When Doctrine Becomes Idolatry

I’m a drug addict. Specifically, a recovering drug addict. More specific, a grateful recovering drug addict. And as I sit here now, clear-headed, I can reflect on what it was like just before drug use pushed me over the edge of sanity and I hit bottom. I remember that my preferred daily cocktail of chemicals was cannabis, hallucinogens, and prescription narcotics. Then, thank God, they threw me into a ditch of hopelessness that I couldn't crawl out of, and I knew it. I’d used up all my tomorrows. No more free day passes. I was awoken to the fact that I hadn’t been using drugs, drugs had been using me, and they’d used me up.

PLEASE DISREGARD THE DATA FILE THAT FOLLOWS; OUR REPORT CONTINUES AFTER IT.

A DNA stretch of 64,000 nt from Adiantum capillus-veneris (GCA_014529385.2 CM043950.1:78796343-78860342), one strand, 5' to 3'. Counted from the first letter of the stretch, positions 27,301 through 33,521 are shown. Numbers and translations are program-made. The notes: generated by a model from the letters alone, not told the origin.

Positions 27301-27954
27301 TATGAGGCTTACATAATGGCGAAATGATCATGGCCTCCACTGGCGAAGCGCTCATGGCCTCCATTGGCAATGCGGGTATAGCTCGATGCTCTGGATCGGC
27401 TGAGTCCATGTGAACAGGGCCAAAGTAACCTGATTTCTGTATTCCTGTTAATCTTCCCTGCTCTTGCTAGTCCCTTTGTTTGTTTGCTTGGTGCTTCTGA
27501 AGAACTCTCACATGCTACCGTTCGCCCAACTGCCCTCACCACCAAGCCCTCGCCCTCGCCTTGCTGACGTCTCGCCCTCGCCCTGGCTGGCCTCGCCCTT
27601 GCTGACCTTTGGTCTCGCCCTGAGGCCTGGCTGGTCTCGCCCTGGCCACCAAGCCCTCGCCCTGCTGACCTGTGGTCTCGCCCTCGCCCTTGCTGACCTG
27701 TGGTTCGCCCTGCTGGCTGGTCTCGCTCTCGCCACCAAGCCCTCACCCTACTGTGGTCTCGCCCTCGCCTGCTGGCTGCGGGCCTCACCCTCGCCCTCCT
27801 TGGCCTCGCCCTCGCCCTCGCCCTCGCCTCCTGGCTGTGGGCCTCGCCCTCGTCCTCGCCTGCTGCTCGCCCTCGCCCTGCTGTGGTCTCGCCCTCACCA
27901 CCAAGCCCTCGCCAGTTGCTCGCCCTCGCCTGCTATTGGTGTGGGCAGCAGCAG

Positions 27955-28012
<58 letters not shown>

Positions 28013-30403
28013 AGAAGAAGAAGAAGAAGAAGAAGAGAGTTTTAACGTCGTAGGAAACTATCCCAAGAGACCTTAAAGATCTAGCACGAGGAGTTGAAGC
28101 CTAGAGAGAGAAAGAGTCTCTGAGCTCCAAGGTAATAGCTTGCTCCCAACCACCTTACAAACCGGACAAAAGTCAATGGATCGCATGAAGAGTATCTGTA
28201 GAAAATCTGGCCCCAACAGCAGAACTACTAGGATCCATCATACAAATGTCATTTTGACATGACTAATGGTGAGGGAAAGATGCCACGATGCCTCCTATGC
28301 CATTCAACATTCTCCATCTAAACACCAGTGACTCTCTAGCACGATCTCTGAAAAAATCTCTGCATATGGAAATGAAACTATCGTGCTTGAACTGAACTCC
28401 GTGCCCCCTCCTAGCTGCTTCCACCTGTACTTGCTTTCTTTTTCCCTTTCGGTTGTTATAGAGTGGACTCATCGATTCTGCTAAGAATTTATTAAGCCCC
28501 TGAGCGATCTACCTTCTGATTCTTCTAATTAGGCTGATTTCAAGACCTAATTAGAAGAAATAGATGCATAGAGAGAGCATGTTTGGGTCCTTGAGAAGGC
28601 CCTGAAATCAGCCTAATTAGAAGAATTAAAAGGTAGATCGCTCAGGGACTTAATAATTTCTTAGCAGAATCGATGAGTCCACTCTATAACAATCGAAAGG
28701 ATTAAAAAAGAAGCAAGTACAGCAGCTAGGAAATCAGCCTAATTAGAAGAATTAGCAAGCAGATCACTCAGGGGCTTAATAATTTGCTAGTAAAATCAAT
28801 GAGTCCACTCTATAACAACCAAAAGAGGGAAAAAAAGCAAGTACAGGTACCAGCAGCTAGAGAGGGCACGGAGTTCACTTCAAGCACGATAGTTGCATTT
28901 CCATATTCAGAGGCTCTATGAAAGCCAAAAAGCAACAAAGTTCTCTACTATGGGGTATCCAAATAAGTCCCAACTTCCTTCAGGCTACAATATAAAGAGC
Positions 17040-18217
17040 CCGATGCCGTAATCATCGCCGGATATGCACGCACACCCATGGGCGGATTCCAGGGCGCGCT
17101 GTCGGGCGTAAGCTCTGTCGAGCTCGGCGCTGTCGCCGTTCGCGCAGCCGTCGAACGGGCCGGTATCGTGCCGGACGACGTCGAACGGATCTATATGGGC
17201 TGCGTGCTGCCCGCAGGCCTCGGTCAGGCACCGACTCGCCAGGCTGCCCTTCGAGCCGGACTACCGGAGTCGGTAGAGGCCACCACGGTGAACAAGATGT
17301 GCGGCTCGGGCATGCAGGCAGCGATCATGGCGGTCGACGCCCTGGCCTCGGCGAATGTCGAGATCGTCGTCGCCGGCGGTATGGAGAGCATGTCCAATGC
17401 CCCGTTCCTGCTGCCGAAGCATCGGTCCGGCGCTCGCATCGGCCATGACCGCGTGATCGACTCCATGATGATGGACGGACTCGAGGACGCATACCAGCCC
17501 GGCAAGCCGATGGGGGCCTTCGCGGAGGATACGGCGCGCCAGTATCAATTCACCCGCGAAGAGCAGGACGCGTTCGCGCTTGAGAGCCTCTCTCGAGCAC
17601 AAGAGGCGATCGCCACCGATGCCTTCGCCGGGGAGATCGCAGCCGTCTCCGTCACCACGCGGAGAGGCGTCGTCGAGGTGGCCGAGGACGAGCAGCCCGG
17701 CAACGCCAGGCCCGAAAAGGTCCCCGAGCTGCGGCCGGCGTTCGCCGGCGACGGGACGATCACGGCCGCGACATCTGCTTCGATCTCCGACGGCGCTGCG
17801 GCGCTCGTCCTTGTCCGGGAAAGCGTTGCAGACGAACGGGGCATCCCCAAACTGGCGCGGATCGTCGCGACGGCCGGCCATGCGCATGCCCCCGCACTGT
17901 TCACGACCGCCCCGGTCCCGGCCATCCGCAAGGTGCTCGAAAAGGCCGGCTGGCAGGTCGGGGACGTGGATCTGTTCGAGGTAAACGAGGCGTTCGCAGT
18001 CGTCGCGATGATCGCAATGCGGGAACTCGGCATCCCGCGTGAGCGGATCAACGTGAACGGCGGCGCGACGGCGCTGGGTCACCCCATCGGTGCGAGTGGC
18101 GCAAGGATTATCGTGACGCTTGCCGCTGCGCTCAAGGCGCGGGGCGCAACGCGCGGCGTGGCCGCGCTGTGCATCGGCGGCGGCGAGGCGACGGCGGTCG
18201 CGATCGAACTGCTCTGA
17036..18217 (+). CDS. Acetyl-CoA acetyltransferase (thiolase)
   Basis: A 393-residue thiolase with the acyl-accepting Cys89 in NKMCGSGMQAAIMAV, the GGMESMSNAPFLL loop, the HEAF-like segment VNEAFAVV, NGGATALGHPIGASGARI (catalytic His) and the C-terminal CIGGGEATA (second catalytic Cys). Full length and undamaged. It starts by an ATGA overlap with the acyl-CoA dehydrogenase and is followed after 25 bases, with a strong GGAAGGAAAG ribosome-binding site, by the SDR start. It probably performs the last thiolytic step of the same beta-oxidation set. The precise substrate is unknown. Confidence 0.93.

The revelation that I was powerless over my addiction, that my life had become unmanageable, drove me, eventually, to get clean. I found a twelve step meeting. I relapsed several times. In the in-between times though, I didn’t recognize that I was using my “drug problem” to hide my “reality problem.” Even though I attended meetings, listened to other addicts tell their story, and shared my personal tales of insanity, I still, all too often, transferred my addiction onto other stuff I imagined could give me relief. One example was when I threw myself into cycling. Four hours a day on a bike. Six hours a day on weekends, until my wife demanded I choose between her and our son or go semi-pro to make a living racing. And that’s the way it went for years. Until I dedicated myself to working a program of recovery I flitted from one new addiction-feeding distraction to another. Not surprising, the result was still the same. Self-destructive tendencies. Relationships neglected. Responsibilities put off, self-justifications, self-preservation at all costs, everything custom designed to escape having to deal with reality as it is, not as I would have it be.